[ntp:questions] How do I know my GPS-based NTP server is actually working properly?

John Ioannidis ntp at tla.org
Fri Nov 2 17:16:14 UTC 2007


Kevin Oberman wrote:
 >> Date: Fri, 02 Nov 2007 12:25:46 -0400
 >> From: John Ioannidis <ntp at tla.org>
 >>
 >> Thanks for the reply, but this is not answering my question. I 
wasn't asking how to *configure* the beast (I've already done this 
successfully), I was asking how to verify that it actually works as 
documented!
 >>
 >> What measurements do I have to take that will show the difference 
between a setup that's actually using the PPS signal from the GPS 
receiver and one that's not (because, for example, the DCD line on the 
motherboard is cracked, to give a stupid example).
 >
 > I guess I was not clear. 'ntpq -p' will provide the output I showed and
 > this will tell you whether the PPS is working. (Note: I don't see that
 > it will as your configuration is not correct.)

By "working" I mean "actually having an effect". Not simply that the 
kernel takes notice, but that I'm actually getting better results. Hence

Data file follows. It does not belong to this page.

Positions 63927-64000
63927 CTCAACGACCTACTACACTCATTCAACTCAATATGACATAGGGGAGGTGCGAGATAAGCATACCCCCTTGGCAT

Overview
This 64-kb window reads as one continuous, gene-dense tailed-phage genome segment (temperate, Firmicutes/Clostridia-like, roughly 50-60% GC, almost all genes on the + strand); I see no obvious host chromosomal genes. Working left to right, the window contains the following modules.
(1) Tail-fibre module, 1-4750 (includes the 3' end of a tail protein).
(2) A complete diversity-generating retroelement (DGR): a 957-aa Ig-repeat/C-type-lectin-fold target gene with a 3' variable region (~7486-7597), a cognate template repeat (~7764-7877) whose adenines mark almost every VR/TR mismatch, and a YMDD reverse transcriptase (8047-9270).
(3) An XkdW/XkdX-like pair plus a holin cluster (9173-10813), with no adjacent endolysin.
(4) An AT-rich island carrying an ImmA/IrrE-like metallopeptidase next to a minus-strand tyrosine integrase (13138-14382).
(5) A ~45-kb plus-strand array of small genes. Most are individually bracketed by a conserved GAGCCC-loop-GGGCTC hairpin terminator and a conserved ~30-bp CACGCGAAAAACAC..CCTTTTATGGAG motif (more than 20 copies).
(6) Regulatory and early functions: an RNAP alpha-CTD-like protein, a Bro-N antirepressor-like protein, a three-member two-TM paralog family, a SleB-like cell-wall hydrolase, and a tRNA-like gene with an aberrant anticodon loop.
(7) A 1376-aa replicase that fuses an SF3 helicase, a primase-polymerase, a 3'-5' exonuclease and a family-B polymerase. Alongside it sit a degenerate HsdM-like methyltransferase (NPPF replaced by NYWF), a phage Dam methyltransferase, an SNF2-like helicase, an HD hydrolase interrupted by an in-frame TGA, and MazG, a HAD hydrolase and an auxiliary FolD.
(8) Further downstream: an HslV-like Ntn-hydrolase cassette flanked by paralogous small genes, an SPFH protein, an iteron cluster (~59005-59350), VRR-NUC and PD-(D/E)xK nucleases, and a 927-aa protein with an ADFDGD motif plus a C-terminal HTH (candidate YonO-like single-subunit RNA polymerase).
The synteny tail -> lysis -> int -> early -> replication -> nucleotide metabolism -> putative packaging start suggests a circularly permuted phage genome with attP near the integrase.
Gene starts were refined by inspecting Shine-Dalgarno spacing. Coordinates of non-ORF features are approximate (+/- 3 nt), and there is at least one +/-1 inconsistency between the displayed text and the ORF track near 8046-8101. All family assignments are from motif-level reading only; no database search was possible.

my insistence on statistical measurements.  I'm also curious as to how 
much better my accuracy is when I use the PPS (and hence whether it's 
worth the extra trouble for my particular application).

AFAICT, my configuration is correct (modulo the polling intervals). The 
"flag3 1" in the fudge line tells the NMEA driver (notice the .20. in 
the third octet of the fake IP address) to actually use the PPS signal.

For the record, here is the output of ntpq -p

# ntpq -p
      remote           refid      st t when poll reach   delay   offset 
  jitter
==============================================================================
*GPS_NMEA(1)     .PPS.            0 l   53   64  377    0.000    0.019 
0.014

Am I missing something?

Thanks,

/ji



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